Golovnev and Meduza checked the public encryption keys and response designations in the August 28 test bulletin, which contained only two answer options. If the Mayor’s Office hadn’t patched the source code, the results of this vote would have been calculable in real time.
“If I wanted to cheat”
In his remarks on August 28, Artem Kostyrko also focused on earlier reports by Meduza about Pierrick Gaudry’s success with hacking the voting system’s short encryption keys. To confirm that the encryption keys used in the system were too weak, Meduza also implemented Gaudry’s program. City Hall officials responded by refusing to post the private key and data for its August 7 test, thereby preventing outsiders from confirming that the system had indeed been hacked.
The official response
According to Kostyrko, the private key and data for the August 7 test weren’t released “simply as a matter of speed”: “If I’d wanted to cheat or do something like that, I would have just changed the private key. I’d have published them and said, ‘Look! They weren’t actually able to do anything!’”
Golovnev told Meduza, however, that Kostyrko described something that’s mathematically impossible. There is only one number, Golovnev explains, that is the private key that corresponds to the public key specified in the task released by the Mayor’s Office.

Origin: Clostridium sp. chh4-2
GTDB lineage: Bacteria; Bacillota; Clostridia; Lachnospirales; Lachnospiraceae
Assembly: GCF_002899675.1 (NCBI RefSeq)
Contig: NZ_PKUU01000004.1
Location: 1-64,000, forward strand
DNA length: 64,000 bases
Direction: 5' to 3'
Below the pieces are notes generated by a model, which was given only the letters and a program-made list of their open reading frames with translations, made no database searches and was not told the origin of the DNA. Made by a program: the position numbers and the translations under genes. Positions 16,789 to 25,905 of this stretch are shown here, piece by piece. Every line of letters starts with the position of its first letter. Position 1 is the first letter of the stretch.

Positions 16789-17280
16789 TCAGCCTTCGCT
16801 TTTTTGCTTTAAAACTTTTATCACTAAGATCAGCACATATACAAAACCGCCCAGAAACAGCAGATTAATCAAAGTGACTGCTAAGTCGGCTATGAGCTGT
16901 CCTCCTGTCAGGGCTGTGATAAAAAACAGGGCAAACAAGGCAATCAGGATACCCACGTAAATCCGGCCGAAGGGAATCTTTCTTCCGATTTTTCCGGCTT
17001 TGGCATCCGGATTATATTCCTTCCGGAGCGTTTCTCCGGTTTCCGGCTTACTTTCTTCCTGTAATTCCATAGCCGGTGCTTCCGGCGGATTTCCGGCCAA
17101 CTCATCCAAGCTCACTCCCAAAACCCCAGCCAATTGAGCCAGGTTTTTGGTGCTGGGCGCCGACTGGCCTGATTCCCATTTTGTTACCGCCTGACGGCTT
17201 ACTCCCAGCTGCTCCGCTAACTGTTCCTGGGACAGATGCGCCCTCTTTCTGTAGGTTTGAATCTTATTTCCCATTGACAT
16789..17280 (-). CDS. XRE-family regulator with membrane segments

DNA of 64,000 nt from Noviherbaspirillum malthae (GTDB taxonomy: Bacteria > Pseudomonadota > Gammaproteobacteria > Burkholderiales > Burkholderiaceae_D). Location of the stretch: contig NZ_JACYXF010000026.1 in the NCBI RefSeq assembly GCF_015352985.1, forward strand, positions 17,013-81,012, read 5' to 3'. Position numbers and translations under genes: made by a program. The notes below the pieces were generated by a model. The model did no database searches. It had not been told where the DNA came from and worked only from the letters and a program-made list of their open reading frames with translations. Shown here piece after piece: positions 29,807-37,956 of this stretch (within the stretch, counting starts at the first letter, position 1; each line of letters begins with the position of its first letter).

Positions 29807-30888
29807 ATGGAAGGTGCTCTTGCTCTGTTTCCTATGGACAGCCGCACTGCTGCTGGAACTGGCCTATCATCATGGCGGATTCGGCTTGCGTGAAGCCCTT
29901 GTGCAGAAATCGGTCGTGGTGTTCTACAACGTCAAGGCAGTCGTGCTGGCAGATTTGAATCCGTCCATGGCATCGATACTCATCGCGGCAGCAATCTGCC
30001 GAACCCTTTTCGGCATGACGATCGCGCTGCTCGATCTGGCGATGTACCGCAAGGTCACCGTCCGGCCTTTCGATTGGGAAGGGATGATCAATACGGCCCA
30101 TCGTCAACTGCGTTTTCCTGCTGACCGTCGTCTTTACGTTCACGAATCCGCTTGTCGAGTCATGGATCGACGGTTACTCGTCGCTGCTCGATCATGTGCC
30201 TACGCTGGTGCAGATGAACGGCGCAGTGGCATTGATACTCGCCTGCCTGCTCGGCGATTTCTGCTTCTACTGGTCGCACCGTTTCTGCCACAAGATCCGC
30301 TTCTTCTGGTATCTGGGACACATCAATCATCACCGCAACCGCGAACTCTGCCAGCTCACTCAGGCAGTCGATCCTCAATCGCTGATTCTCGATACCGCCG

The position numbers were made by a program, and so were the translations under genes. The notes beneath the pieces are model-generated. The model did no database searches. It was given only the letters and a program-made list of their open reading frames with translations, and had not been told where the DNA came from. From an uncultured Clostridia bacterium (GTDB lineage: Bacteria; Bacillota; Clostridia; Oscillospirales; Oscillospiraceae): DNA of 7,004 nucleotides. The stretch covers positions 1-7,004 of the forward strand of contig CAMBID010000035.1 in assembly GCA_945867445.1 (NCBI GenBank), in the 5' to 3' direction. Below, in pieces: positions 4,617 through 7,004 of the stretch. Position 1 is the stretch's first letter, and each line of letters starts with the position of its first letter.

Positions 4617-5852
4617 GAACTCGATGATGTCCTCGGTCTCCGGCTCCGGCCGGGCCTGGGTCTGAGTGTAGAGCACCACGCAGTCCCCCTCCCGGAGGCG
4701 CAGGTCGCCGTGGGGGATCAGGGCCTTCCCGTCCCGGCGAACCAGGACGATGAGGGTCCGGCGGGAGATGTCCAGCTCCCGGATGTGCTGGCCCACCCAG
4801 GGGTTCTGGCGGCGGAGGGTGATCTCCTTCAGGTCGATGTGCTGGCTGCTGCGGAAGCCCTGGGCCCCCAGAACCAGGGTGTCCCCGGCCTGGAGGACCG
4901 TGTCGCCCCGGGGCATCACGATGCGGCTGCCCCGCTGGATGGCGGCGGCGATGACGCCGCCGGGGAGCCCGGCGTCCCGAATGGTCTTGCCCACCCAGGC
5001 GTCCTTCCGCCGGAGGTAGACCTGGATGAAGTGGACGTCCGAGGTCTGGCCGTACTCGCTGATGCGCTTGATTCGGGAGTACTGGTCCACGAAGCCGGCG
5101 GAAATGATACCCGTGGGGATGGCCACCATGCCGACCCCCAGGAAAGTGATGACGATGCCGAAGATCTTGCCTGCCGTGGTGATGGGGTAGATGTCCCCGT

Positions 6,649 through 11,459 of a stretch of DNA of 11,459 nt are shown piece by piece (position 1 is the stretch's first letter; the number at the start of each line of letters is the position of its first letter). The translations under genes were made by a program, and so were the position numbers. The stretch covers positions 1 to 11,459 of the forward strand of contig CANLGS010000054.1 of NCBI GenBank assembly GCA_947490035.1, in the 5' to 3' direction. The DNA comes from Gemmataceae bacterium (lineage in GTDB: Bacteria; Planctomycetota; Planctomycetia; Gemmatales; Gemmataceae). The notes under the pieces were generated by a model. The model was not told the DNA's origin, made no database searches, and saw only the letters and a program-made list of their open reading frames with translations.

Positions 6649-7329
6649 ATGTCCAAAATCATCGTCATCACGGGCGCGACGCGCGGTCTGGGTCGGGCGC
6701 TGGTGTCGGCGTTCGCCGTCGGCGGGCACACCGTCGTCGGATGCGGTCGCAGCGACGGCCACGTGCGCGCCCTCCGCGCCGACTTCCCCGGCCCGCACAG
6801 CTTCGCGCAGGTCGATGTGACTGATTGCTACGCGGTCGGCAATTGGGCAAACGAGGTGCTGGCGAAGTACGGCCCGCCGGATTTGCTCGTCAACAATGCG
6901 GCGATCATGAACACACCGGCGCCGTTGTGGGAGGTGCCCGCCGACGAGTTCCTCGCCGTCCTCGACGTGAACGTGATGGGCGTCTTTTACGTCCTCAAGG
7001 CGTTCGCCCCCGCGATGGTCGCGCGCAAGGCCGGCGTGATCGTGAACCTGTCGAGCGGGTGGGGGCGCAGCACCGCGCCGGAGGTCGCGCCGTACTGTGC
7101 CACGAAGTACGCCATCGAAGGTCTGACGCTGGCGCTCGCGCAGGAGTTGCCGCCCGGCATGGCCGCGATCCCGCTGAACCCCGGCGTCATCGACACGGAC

The Mayor’s Office won’t publish the online voting system’s source code until the last minute
One of the safeguards of online voting is the opportunity for independent verification. After numerous calls for access to its system’s source code, the Moscow Mayor’s Office has published parts of its program since July. It was this partial transparency that allowed both Pierrick Gaudry and Alexander Golovnev to locate the security vulnerabilities that the city later patched.
But the code used in the final test on August 28 wasn’t shared in advance. In other words, Golovnev’s vulnerability was patched, but we only know this thanks to indirect indicators in the compiled code. According to the voting system’s organizers, the final source code won’t be released until Tuesday, September 3, giving independent experts just four days to verify the program before Moscow’s actual elections.